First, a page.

Best place to practice the quick stop: I like to try my hand at the weight shift on streets with lots of stop signs. For instance, 11th Street in Northwest DC is a good road to try superwoman moves on the fly.

2. The Rock Dodge

The rock dodge is exactly what it sounds like: a technique to dodge small objects that could jolt you unpleasantly, or even cause a flat tire or a crash.

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Practice quickly flicking your handlebars to the left, which will cause your body to lean to the right and bring your front wheel safely around the dangerous object. Your rear wheel should snake around the other side of the object, avoiding it entirely.

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Rock: Dodged. You: Not going to be late for an important date.

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Best place to practice the rock dodge: Plenty of streets in the DC region have lots of potholes worthy of a dodge – let us know if you find one that’s worthy of an award.

Look for more tips to be confident on your bike in this series, or come to a City Cycling class to get our take on these techniques. We’ll return with a full slate of fall classes in late August.

 

Meet DC’s newest and safest bicyclists

It’s summer camp season. More specifically, for us, bike camp season. For the past two weeks, we’ve collaborated with Marie Reed Elementary School to incorporate bike education into their summer enrichment camp.

We’ve been honored to teach a bright group of first through fourth graders this July — meet the gang in the photos below.

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Balance bikes!

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Getting ready to ride.

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WABA education coordinator Daniel Hoagland leads a group of fourth graders on a ride in Adams Morgan.

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Working together to patch a flat tube.

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“My dream bike”

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“My dream bike has a rainbow that shoots out of the back wheel.”

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6 ways to be more confident on your bike

At City Cycling class we teach skills to build confidence and be ready for anything the road can throw at you. We don’t have any classes scheduled during the hottest part of the summer season (the month of July and early August), but we’ll return in full force mid-way through August. In the meantime, here are six ways to build confidence on your own — and to get ready for a city cycling class in the fall.

1. Confidence = Knowledge + Experience

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She’s confident that you can be confident too! Image via pedallove.org

The more you know about riding (knowledge) and the more time you spend on a bike (experience), the better you’ll be able to handle yourself. You can find knowledge all over the internet or you can come to one of WABA’s City Cycling classes. Other options might include asking your friends or that one coworker of yours who rides everyday (you know who I’m talking about). Have a situation you’re curious about? Ask for advice on the forum or email us, we’re happy to help!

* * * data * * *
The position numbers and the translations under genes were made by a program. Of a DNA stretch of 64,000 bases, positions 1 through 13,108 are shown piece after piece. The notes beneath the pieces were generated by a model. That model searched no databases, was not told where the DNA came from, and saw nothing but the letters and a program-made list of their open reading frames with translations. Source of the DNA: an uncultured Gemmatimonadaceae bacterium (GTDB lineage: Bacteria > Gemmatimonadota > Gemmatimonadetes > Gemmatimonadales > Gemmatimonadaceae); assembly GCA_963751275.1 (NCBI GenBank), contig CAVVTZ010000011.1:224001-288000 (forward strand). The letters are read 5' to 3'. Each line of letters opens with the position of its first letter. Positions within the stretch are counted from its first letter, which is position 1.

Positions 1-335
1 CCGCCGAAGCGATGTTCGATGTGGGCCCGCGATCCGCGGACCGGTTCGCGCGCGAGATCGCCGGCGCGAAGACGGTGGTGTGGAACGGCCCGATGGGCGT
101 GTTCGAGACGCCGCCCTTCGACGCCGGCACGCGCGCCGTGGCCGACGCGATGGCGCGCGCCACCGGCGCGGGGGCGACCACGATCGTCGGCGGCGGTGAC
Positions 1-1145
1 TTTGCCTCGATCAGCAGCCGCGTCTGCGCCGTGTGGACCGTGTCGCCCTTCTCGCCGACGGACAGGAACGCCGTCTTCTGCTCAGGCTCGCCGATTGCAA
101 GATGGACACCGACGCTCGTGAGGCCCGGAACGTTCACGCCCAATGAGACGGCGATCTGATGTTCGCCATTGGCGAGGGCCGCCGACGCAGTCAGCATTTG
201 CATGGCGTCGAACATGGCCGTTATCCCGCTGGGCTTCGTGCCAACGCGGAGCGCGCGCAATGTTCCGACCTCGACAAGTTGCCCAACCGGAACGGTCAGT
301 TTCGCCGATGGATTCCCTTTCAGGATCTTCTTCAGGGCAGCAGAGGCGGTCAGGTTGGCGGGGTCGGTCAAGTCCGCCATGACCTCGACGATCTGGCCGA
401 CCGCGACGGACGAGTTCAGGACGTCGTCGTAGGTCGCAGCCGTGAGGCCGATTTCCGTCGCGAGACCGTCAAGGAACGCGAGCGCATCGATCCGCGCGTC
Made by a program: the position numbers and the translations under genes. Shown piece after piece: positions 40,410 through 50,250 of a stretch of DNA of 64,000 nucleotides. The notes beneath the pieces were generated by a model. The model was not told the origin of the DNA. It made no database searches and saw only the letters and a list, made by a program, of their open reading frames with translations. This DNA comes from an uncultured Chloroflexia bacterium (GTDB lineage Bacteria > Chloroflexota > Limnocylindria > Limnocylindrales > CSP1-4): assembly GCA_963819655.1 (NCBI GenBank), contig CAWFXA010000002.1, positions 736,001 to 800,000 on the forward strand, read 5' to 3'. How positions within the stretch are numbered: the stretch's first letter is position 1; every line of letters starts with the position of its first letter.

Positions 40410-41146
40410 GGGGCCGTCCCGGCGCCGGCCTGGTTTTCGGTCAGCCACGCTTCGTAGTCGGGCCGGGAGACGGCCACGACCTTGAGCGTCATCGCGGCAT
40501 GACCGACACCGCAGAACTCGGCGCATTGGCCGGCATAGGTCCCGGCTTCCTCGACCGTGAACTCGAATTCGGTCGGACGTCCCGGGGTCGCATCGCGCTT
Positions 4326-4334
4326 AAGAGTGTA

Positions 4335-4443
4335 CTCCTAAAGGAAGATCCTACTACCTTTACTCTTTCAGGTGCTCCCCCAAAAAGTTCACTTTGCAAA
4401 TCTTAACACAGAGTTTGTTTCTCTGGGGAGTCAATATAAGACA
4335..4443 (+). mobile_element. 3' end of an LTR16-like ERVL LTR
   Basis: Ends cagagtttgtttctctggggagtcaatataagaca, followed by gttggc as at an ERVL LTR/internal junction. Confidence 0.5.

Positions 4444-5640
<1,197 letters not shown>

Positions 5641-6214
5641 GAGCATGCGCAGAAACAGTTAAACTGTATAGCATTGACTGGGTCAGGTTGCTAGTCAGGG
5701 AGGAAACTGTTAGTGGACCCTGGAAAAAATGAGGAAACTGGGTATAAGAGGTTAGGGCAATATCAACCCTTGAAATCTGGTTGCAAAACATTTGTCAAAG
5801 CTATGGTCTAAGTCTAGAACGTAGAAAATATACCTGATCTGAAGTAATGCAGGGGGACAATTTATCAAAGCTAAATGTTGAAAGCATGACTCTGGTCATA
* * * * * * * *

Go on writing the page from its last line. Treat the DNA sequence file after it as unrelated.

What’s more, you already have more knowledge than you think. Your experiences as a driver and a pedestrian will help you build confidence as a bicyclist. Remember the last time you drove a car or walked in the city? What did you see that made you nervous? Were you confident driving? Walking? Where did that confidence come from? And all of your biking experience is valuable, whether you were on streets, sidewalks, or trails.

Confidence gained:
Knowing that there are resources and people out there who can help. Your experience moving around the city has prepared you for biking.

2. Get ready the right way

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On the left: confident standing. On the right: wibbly-wobbly. Images via MSU Bike Fit.

Stand over your bike. No, don’t sit on the seat, just stand over the top with the seat behind you. Good. Now use a foot (whichever one you prefer) to lift a pedal up and forward until it rests at a 45-degree angle upwards. This is called the Power Pedal Position. Go ahead, put your foot up on the pedal. With your other foot flat on the ground, you should feel pretty stable (you can squeeze a brake, if that helps). This is your new ready position, remember it!

From now on, every time you come to a stop on your bike, your first priority is to put yourself back into this position so you can get moving when you need to. Move the bike between your legs and notice that you don’t move with it. You’re independently stable (and that’s a good thing)!

Confidence gained:
Knowing that if the bike wobbles, you won’t. When it’s time to go, you can simply go without fumbling for the pedal since it’s already under your foot.

3. Start with power

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This is a good start. You can even go a bit higher. Image via Fyxation.

If you’re in Power Pedal Position (see #2 above), we can jump right in. If not, go back a step and read instead of skipping ahead. All set? Good. From here, starting with confidence is easy! All you need to do is step down on the Power Pedal, using your momentum to sit up on the bike seat at the same time. But what about the other foot? Glad you asked! Since your Power Pedal foot is now at the bottom of its arc, the other pedal will be sitting right on top. You don’t even have to look for it, it’s right there. Seriously, don’t look. Trust us. Here’s a video. (via Sheldon Brown)